A Transformative Conversation with Dr. Ada Gonzalez (Part Two)

Aug 05
2015

This week we continue with Part Two of our interview with Dr. Ada Gonzalez. In her new book, Transformative Conversations, Dr. Gonzalez weaves wisdom from many sources. She makes the case for the value of engaging in effective dialogue, and gives the reader clear guidance about how they can harness the power of dialogue to ignite the level of engagement and commitment needed to accomplish their own business priorities and goals.

Dr. Ada Gonzalez is an executive coach, facilitator, and a consultant in organizational development. She translates theory and research findings into practice in day-to-day activities, supporting business strategy and results. In addition to undergraduate and graduate work at Andrews University in Michigan, she earned her Ph.D. at the Union Institute and University on Organizational Behavior, with an emphasis on leadership, dialogue, and change. She is currently working as an adjunct professor for the University of Delaware.

THE INTERVIEW: PART TWO

How does being comfortable with not knowing as a leader contribute to fostering dialogue?

Some leaders are tempted to think they must know everything about everything, so to speak. As leaders gain professional maturity, they realize that’s impossible and impractical. It’s a leader’s role to be the catalyst for others to become experts in their disciplines. This is why the best leaders are not necessarily specialists in their fields—they focus less on giving advice and more on asking probing questions. This technique allows employees to discover the best path on their own. That is the power of not knowing. To facilitate transformative conversations, a leader must “not know.”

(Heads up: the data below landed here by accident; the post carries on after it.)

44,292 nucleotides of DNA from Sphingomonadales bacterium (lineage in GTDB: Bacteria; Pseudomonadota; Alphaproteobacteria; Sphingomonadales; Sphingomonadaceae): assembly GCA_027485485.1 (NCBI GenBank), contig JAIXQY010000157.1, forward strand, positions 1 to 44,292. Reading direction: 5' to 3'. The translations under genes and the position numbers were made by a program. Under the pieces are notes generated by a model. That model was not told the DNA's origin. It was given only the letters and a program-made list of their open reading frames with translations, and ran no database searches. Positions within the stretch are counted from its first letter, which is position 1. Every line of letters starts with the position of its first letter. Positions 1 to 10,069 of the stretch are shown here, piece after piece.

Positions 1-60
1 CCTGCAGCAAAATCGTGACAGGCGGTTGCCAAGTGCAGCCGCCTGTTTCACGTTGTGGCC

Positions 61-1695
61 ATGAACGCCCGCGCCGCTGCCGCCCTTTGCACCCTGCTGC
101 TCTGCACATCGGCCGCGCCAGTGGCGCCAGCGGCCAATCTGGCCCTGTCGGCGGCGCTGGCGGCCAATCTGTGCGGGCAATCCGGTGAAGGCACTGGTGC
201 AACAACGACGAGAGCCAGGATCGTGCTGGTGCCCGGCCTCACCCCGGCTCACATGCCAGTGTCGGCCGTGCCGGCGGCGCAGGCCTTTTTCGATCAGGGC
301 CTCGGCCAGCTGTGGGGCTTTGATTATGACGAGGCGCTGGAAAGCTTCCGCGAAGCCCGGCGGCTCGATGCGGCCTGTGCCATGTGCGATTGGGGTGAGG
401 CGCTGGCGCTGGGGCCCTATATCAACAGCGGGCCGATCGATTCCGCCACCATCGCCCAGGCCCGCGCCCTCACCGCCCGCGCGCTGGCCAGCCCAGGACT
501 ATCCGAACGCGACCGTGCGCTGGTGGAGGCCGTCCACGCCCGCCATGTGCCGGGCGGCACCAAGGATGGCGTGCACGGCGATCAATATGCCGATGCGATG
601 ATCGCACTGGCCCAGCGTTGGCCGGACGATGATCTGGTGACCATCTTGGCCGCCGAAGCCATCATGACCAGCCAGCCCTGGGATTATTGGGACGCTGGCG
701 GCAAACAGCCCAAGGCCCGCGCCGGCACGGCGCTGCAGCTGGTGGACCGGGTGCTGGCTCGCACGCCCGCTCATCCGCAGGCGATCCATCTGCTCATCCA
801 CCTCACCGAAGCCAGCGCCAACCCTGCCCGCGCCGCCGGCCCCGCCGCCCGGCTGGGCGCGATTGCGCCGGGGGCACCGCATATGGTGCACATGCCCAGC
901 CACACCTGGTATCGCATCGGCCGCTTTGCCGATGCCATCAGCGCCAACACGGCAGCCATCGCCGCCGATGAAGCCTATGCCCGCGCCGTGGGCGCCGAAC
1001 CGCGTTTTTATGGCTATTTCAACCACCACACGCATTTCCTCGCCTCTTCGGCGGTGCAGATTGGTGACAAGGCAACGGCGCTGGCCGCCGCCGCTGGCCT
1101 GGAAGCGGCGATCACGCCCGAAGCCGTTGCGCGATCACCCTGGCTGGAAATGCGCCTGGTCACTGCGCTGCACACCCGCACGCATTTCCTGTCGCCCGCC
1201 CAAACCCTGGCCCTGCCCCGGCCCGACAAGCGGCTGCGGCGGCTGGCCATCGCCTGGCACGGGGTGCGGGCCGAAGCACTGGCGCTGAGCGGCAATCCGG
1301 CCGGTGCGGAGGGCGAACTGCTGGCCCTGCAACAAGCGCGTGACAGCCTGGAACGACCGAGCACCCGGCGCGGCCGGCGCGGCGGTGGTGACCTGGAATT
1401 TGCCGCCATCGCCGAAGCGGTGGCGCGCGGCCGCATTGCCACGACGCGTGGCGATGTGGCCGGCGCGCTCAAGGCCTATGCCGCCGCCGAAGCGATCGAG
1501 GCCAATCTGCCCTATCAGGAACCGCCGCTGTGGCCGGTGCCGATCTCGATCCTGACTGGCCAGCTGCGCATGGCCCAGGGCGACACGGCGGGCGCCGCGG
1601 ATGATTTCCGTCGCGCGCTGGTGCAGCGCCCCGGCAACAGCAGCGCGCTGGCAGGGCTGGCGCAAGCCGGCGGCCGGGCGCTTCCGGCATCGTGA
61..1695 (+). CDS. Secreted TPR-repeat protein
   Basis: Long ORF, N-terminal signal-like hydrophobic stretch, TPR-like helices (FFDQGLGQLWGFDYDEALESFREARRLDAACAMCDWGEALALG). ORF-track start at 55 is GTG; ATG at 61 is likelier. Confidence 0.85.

Similarly, in dialogue you leave the comfort of the known to explore the unknown. Not knowing requires a humble, patient, open perspective: you are the student, not the expert. Not knowing can:

  • Fill dialogue with fresh wonder
  • Encourage deeper dialogue
  • Create meaningful connections
  • Take you in unforeseen directions
  • Surprise you with an unexpected destination
  • Awaken new perspectives
  • Open the space for wisdom to emerge.

What is the role of listening in transforming conversations?